Love and Statistics

Yesterday we learned that the number of people in Britain identifying themselves as Christian has fallen, that the most popular search on Google is ‘what is love?’ and that David Cameron has done yet another spectacular fudge on the question of gay marriage. Is there any connection between these and Advent? You won’t be surprised that I think there is.

First, let me say that the Census figures have merely confirmed what we already knew anecdotally, but the way in which the question was framed and its context do not allow one to draw any very helpful conclusions. There is often a mismatch between religious practice and religious identity. There will be some fluttering in church dovecotes and much self-scrutiny about ‘how we get the message across’ but, by and large, we shall not take the advice being so freely handed out to us to modernise — whatever that means in a church context — because we believe that faith draws on different sources. As to Google, we know that religious questions feature quite prominently in its searches, but is ‘what is love?’ any more than a digital doodle, the kind of question one taps into the search panel when bored? As to David Cameron, words fail me: the Erastian idea that politicians set the agenda for the Church would have more force if politicians led more obviously virtuous lives and had more understanding of what they are dealing with. But Advent, how does that fit in?

There is a clue in the first reading at Mass today, Isaiah 40. 25–31. The prophet puts into the mouth of the Holy One a huge question, one to make us stop short: ‘To whom could you liken me and who could be my equal?’ Sometimes, I think we are guilty of thinking of God as no more than super-human, like ourselves only more so. If we could see God as he is in himself for even a moment, I think we would be shocked out of our complacency. Our idea of God is too little! We need to take on board the infinite transcendence of God, the holiness that so affected Isaiah. ‘His understanding is beyond fathoming,’ he says. In other words, we can never know more than God chooses to reveal. Instead, we are called to trust, and trust is an essential element of love. All the statistics in the world cannot measure love. Though Census figures and Google searches may tell us how we think and talk about love, they cannot tell us about love itself. For that reason, I’d say there is simply no way of knowing how many Christians there are in Britain, nor how well they live their faith; there is no way of answering Google’s question, for love must be experienced rather than defined; no way of settling questions of faith by means of law. We are challenged, yes, but not crushed. Our hope comes from elsewhere.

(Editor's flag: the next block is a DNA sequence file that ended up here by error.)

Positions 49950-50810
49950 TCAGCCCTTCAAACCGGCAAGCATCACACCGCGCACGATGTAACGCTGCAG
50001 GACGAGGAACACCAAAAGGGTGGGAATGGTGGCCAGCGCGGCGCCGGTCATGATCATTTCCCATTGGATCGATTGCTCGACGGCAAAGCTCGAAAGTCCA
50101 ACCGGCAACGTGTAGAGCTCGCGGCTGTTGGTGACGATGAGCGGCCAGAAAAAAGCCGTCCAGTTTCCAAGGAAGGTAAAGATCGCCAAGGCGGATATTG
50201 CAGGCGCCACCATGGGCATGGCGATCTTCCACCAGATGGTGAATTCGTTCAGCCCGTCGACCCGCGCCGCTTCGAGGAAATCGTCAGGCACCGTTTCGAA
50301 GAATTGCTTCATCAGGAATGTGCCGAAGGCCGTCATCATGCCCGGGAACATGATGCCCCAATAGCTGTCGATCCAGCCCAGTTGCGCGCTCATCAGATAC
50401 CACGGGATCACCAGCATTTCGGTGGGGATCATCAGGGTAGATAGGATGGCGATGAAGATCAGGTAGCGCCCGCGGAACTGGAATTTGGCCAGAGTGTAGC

Advent is a time when we reassess our place in the world and the coming reign of God. It is good to remember that we are waiting for a Saviour, since we cannot save ourselves; we are waiting for love to come to the loveless, for it cannot be forced; and for the blessing of justice and peace to be showered on those who know the shortcomings and failures of earthly law. That is the hope that informs our Advent waiting and is the substance of our Advent prayer.

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